After breaking through the bondage of Buffy and other cult-classic space-channel sitcoms, David Boreanaz is ready to take on the world.
At least, the world of feature film.
"I'm going in the right direction, I'm aiming for global domination now," he said. "It's an amazing experience of transition that I'm going through."
But long-time fans who remember him as the lead of the gothic sitcom Angel and romantic lead opposite Sarah Michelle Gellar in Buffy the Vampire Slayer, will delight in knowing that the actor has lost none of his bad-boy brooding intensity in his most recent movie, the Canadian film These Girls.
Based on the play by Vivienne Laxdal, These Girls follows the misadventures of three girls in a small New Brunswick town as they blackmail local knife-toting tough guy Keith Clark into having sex with them.
Boreanaz plays Clark, a husband and new father who sets himself up for a physical and emotional beating by having a dalliance with the girls, who are -- in true to sex-farce-form -- his babysitters.
"Where we were shooting brought out the best in this character," Boreanaz said while soaking in the sun recently on the roof of the InterContinental Hotel in Toronto.
The shoot was in a small rural town, and Boreanaz said he felt depressed being away from his wife and child at the time.
"When you're away from the goodness in your life, it puts you in a place where you're lonely."
He channelled that emotion into giving Clark a sense of vulnerability. "Making him likeable after all he did is difficult."
Raised Catholic and versed in Buddhism, Boreanaz is an eclectic mix of spiritual philosophies. He wears a rosary blessed by the Pope around his neck and sports Chinese tattoos that translate into "soul" and "fate" on his wrists. He said he met his wife, Jaime Bergman, by noticing that she had the same tattoos in the same place.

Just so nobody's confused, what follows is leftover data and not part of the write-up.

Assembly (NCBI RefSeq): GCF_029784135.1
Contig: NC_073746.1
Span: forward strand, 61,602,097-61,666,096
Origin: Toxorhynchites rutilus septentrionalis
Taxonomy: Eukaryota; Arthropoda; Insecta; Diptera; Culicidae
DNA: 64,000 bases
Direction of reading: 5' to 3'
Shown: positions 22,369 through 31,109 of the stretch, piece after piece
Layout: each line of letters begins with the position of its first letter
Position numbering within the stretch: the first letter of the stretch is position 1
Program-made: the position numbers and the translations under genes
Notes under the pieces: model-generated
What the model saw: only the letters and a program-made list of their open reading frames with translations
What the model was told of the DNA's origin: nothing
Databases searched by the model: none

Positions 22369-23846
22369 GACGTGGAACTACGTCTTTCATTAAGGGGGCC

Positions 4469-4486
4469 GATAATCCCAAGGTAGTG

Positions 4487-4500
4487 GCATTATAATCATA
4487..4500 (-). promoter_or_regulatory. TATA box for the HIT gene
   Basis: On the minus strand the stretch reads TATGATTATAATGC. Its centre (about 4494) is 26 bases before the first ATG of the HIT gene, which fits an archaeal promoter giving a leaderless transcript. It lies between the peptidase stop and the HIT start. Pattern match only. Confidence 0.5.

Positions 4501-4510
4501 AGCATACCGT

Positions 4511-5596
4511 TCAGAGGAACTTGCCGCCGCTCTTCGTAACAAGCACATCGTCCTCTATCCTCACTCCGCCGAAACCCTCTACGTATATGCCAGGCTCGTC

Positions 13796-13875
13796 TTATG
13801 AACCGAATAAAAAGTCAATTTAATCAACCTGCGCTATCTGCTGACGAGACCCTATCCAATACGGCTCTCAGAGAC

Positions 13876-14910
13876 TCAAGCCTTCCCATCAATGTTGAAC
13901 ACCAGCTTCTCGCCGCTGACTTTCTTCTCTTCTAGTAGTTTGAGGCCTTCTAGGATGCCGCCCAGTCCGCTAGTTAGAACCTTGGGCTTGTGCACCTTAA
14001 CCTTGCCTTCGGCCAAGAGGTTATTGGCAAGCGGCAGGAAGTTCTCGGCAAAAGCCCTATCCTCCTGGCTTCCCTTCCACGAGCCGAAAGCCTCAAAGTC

Sleeping with three teenaged babysitters, even sexually voracious and manipulative teenaged babysitters, follows in Boreanaz's typical bad-boy characters. But in real life, the girls of These Girls said that he was every bit the gentleman.
He even took them out for dinner and talked about how much he loved his wife before shooting the sex scenes.
Holly Lewis, who plays Lisa MacDougall, a Seventh Day Adventist who wants to lose her virginity before being shipped off to a religious college, portrays one of the most awkward first-time sex experiences on film.
She said the comedy of the film eased any discomfort. "That made it so much easier to do, because the sex was not sensual," Lewis said.
Amanda Walsh, who plays Glory Lorraine, a character so naive as to inspire anger, said the comedy-of-errors style of the film would allow them to poke at traditional female stereotypes and sexual norms without drawing too much ire. "The plot is controversial, but the plot was executed in a lighter way that cuts through that controversy," she said.
Walsh's character falls in love with Clark and deludes herself into believing that the two would have a future together.
"He's an older man, and it's hard to believe that what's going on in your head isn't going on in his as well," she said.
"It's messing with grown-up territory in a childish and naive way."
Caroline Dhavernas's Keira St-George narrates the film, unapologetically reflecting on the characters' behaviour.
Meanwhile, Boreanaz hasn't given up the small screen completely. He's working on the drama series Bones for Fox, although he adds that the workload can be overwhelming.
"An hour-long drama to deal with is a death sentence in a way," he said. But he's also starred in two films, Mr. Fix-it and The Hard Easy, which are currently in post-production.
So why doesn't he want to talk about Buffy? "I don't like reunions. . . . I don't like to go back to the things that I've already done," he said. "It's like after a meal is over, you don't go picking up used napkins."